Use by and best before dates causing confusion

Understanding labelling is key if you want to avoid food poisoning. Picture: Getty/iStockphoto
Understanding labelling is key if you want to avoid food poisoning. Picture: Getty/iStockphoto
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ONE in seven adults doesn’t understand the difference between “use by” and “best before” dates, putting themselves at risk of food poisoning, says research.

The study suggests that one in three has suffered from food poisoning (34 per cent) – more than have received an injury as a result of DIY (22 per cent).

We don’t spare a second thought for the fridge

Gareth Lane, Confused.com

Researchers found that when it comes to what might be making people ill, one in 13 (seven per cent) blame food they had stored in the fridge for too long, while a similar number (seven per cent) say it was because they ate food that had gone off.

One in 25 (four per cent) say their food poisoning was down to leftover food they had not heated up correctly.

And almost one in four (23 per cent) say they only clean their fridge once every three months, despite one in seven (15 per cent) admitting having spilt things in their fridge and not cleaned it up.

The survey of 2,000 adults for price comparison website Confused.com revealed that behind the fridge door, Britons are risking danger as more than a third (38 per cent) say they have found food that had gone off.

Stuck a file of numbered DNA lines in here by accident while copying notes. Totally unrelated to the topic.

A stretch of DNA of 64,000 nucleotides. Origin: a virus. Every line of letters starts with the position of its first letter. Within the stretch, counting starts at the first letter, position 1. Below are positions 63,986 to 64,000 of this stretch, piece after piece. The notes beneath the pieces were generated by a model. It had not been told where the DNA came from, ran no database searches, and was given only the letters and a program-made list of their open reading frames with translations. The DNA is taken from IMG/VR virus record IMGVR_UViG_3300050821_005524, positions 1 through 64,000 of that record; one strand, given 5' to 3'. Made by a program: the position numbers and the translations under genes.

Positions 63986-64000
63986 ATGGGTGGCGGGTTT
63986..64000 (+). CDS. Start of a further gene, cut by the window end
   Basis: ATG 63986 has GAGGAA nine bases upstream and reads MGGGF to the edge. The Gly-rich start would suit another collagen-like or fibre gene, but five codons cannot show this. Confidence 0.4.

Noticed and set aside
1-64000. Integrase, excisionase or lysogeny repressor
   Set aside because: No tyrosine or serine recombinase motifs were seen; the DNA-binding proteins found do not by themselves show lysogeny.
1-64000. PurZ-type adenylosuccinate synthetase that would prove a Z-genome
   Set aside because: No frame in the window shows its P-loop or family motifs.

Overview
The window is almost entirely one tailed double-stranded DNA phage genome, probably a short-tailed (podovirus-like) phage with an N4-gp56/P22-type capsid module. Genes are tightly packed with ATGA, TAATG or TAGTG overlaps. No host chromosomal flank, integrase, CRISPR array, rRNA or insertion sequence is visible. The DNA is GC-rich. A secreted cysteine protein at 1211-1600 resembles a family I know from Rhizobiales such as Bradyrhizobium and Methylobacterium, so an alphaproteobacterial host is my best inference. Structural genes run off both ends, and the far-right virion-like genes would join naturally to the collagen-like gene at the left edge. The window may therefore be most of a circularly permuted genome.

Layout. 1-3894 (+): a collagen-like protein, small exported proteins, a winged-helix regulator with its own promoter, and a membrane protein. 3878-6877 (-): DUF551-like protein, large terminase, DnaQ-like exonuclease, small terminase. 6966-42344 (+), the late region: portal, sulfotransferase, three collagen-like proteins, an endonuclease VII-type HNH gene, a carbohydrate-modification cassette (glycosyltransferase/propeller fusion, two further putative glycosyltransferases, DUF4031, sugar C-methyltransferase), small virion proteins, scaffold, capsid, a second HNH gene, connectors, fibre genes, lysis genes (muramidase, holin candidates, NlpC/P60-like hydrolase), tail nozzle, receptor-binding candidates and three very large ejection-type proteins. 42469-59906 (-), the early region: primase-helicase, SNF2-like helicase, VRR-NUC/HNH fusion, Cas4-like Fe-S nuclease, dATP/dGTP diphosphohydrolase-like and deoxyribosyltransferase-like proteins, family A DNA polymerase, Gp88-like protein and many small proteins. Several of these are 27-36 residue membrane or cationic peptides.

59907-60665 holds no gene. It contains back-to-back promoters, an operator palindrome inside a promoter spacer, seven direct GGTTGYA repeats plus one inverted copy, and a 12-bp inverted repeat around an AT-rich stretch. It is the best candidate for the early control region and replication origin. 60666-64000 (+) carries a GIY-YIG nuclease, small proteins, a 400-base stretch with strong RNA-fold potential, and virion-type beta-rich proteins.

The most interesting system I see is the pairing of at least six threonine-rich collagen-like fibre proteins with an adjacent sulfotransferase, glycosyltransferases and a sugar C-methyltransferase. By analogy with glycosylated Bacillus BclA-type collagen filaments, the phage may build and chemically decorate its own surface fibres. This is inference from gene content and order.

Researchers found people store a wide range of foods in their fridge - from common items such as cheese (89 per cent), milk (89 per cent) and butter (82 per cent) to riskier items, such as pet food (eight per cent).

One in 25 (four per cent) admits storing raw meat on the top shelf of their fridge, contrary to health guidelines and potentially putting the food below in danger of contamination.

With people storing food such as cooked meat (78 per cent), raw meat (68 per cent) and other leftover foods in their fridge, it is worrying to note that more than a fifth (22 per cent) say they store their food in no particular order.

Britons are even storing cooked meats in the fridge without a cover on it (nine per cent), whilst nearly a fifth (18 per cent) say they store half-used tins of food in their fridge.

When it comes to storing leftover food, three out of four (75 per cent) who keep them in the fridge aren’t writing the dates on their food. This could be why 18 per cent have found mouldy, forgotten food in their fridge.

And knowing when food should be eaten by seems to be causing confusion for many. More than one in eight (13 per cent) say they don’t understand the difference between “use by” and “best before” dates. Whilst best before might mean a food eaten beyond that date might have lost some flavour, use by means that food eaten after that date might be harmful.

More than one in five (21 per cent) say they simply don’t stick to the use by and best before dates on food. Of those who don’t stick to the dates, nearly two-thirds (62 per cent) say they think use by and best before dates are advisory and not something that need to be adhered to.

Gareth Lane, head of home insurance at Confused.com, said: “The fridge is the kind of appliance we don’t spare a second thought for and it would seem Britons are throwing in all manner of food, be it leftovers or fresh, and not really taking care of the actual fridge itself.”